On timing, the O’Neill/Abel regime, deliberately suppressed information on the timing of payments simply to make the budget books look better. So to protect the false image of improved budget deficits, they simply played games by delaying paying bills. They did not pay legitimate bills for valid contracts to PNG businesses. They played games in bringing forward illegitimate funding advances from Kumul Petroleum and claimed they were revenue dividends. They played games with revenue by not revealing delays in GST refunds. They have likely hidden other implied loan guarantees or other forms of government backing. The Economic Update should at least catch up to the standards of private sector accountability on timing of payments that is used in the private sector and I think is vital for our public accounts. The following questions should be answered:

  • What is the full estimate of unpaid bills – contractors, rent, utilities, etc?
  • What is the full estimate of unpaid salaries and allowances?
  • What is the full estimate of unpaid superannuation?
  • What is the full estimate of refunds that have not been paid such as GST refunds?
  • What is the full value of advances that were recorded as dividends in the budget?
  • What is the full value of all formal and informal loan guarantees or similar undertakings that create a potential legal liability for government or its institutions?
  • What is the full value of and for which firms of tax credits?


On updated valuations, the budget should be assessed on good and accurate valuations. Recent budget figures suggest there has not been a realistic valuation of the value of different State Owned Enterprises. The great fear is that assets have been overvalued. At the same time, liabilities have been under-valued. We need honest information of true estimates of the assets and liabilities of all public entities including SOEs. The current economic team is unlikely to provide this due to their vested interests in hiding their earlier untruths. Have proper actuarial valuations been provided on the true asset and liability position of the government?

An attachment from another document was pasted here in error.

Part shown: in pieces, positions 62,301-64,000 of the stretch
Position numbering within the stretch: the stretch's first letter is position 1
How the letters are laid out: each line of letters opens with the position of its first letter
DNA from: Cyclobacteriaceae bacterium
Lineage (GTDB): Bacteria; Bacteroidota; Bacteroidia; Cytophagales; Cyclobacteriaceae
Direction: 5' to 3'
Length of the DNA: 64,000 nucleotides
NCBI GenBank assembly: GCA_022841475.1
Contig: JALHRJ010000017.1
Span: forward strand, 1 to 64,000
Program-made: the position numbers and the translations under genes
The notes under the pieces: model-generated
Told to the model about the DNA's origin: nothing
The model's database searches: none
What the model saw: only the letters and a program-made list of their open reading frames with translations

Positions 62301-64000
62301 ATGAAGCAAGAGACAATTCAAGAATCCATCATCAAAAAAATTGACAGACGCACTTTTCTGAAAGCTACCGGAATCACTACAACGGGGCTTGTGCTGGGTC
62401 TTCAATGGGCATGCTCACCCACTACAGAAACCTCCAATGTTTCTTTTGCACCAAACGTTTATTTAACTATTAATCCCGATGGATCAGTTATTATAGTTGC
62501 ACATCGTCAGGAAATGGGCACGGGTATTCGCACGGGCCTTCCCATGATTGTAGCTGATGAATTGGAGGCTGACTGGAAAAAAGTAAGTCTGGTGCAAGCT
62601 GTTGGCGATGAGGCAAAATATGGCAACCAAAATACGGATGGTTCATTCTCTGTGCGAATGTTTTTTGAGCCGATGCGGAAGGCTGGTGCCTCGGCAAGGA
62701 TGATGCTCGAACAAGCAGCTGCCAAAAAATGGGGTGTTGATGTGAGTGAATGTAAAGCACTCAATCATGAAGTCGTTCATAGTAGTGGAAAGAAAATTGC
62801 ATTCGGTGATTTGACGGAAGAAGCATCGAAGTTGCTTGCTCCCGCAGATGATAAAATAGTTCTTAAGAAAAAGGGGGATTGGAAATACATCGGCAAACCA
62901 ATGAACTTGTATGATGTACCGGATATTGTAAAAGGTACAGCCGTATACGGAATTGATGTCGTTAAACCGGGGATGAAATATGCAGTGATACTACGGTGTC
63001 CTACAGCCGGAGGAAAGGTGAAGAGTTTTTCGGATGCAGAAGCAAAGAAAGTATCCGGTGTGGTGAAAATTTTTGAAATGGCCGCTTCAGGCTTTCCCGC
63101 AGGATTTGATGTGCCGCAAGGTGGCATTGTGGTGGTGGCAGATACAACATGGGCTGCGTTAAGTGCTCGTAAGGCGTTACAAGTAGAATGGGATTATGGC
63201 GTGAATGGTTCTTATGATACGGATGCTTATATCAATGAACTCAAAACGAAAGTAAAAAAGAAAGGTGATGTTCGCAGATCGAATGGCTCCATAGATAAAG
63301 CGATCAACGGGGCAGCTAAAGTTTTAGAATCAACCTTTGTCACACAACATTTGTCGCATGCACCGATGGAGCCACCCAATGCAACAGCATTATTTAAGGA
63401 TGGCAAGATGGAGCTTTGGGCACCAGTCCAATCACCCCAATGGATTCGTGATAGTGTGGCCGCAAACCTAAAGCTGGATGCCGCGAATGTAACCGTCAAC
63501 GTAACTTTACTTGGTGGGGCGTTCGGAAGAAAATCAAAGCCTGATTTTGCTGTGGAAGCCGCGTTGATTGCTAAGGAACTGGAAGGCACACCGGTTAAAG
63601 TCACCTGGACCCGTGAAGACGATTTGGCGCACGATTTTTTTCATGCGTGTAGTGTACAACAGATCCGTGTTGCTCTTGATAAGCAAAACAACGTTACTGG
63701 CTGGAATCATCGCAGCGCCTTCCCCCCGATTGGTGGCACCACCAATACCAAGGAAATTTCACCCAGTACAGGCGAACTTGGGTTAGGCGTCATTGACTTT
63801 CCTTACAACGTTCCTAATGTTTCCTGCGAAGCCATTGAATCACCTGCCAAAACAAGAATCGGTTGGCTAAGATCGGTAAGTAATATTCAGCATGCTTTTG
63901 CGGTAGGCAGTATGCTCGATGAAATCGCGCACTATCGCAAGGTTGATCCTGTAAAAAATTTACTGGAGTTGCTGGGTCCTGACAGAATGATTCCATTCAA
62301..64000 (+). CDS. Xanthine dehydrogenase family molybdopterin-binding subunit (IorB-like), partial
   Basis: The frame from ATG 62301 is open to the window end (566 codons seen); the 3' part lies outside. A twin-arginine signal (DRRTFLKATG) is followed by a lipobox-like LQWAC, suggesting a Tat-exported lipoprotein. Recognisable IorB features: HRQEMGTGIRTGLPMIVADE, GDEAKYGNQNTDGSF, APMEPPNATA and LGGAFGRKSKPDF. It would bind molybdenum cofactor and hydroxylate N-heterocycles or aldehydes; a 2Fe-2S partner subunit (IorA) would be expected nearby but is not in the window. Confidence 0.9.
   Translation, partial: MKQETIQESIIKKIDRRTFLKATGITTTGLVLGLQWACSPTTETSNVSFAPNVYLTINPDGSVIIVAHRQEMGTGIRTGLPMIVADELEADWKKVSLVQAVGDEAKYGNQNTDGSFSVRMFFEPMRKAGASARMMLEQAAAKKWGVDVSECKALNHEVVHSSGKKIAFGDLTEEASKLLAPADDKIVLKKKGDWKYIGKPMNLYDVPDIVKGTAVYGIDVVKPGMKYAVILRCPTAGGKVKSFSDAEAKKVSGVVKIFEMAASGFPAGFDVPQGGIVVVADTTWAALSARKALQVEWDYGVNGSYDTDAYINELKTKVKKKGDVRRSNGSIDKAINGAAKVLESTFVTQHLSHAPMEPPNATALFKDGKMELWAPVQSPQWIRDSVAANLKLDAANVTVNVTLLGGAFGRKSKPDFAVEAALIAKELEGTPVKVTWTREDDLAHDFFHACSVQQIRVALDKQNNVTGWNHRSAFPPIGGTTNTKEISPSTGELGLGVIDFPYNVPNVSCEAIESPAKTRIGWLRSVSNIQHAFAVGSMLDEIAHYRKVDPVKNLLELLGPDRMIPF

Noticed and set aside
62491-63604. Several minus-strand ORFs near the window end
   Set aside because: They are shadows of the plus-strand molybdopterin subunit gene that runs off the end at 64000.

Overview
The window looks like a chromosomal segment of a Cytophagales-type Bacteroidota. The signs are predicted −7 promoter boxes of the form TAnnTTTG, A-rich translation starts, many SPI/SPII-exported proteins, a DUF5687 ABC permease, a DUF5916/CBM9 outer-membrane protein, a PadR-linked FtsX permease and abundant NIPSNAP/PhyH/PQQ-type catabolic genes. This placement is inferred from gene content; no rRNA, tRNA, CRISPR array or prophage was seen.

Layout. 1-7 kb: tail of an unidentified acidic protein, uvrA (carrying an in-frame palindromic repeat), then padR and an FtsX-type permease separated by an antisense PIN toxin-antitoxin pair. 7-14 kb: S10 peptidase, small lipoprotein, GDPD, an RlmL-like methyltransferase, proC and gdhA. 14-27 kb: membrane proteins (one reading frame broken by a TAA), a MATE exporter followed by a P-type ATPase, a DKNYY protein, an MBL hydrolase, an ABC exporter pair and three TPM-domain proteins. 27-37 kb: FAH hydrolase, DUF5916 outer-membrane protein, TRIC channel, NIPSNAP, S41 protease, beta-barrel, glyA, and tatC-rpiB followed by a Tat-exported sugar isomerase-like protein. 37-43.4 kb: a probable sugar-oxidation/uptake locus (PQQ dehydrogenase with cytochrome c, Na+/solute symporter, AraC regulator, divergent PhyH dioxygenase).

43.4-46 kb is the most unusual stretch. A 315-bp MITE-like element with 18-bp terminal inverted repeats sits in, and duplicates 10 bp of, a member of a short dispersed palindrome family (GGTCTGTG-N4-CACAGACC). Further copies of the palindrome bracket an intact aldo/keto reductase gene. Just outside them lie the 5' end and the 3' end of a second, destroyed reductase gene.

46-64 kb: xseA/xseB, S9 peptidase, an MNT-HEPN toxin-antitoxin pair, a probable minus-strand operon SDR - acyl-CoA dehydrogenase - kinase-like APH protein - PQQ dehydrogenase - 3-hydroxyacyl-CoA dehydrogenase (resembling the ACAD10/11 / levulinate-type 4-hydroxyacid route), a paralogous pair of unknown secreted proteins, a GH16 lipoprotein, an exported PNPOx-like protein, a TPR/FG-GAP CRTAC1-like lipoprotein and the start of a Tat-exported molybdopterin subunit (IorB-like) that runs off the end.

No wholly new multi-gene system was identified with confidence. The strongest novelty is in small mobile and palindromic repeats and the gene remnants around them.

What a mess!  I hope the Economic Update clears up this mess! But unfortunately, I fear it will fail big time. Not because of our new Prime Minister. But because of the “Clowns from Crown”.

If it doesn’t meet all of the KPIs above, then the new Prime Minister should re-consider his economic team. How does he deal with the “Clowns from Clown” when delivering the Economic Update? Can they meet the KPI’s above about credibility, PNG’s true broader development picture and correcting the recent fake budgets? True economic help, really, is available if you ask …


Hon.Ian Ling-Stuckey,CMG.MP
|Shadow Minister for Treasury & Finance
21 June 2019


Following are three graphs that help set out the type of economic issues facing PNG. These should be covered in the Economic Update to provide the context for finding the solutions for making PNG a much richer Black Christian country where not one child is left behind.


Graph 1: Vision 2050 aimed for specific improvements in PNG’s Human Development Index rankings but instead PNG is going backwards. The Vision of 2050 was that PNG would move into the top 50 nations. The interim target for 2020 was to move from 148th in 2010 to 123rd by 2020. Instead, PNG has gone backwards to 153rd by 2018.


Graph 2: One key measure of becoming “richer” is movements in living standards (best measured in PNG by real non-resource GDP per capita). After improvements in the 2000s, PNG’s living standards are now going backwards. So after increasing on average by nearly K1,000 per person from 2006 to 2012, living standards growth slowed and then has turned very negative with the overall fall in living standards of K500 per person from 2012 to 2018. On average, every person in PNG is K1,500 worse off due to the economic mismanagement of the last six years – we went backwards by K500 instead of forwards by K1,000.


Graph 3: Employment is a key economic issue. After growing strongly, job numbers are now going backwards. If there had been the same level of formal sector jobs growth of 15,000 new jobs each year from 2012, there would be nearly one-third more formal sector jobs – 120,000 extra people working. The taxes from this extra employment would be enough to get rid of the budget deficit.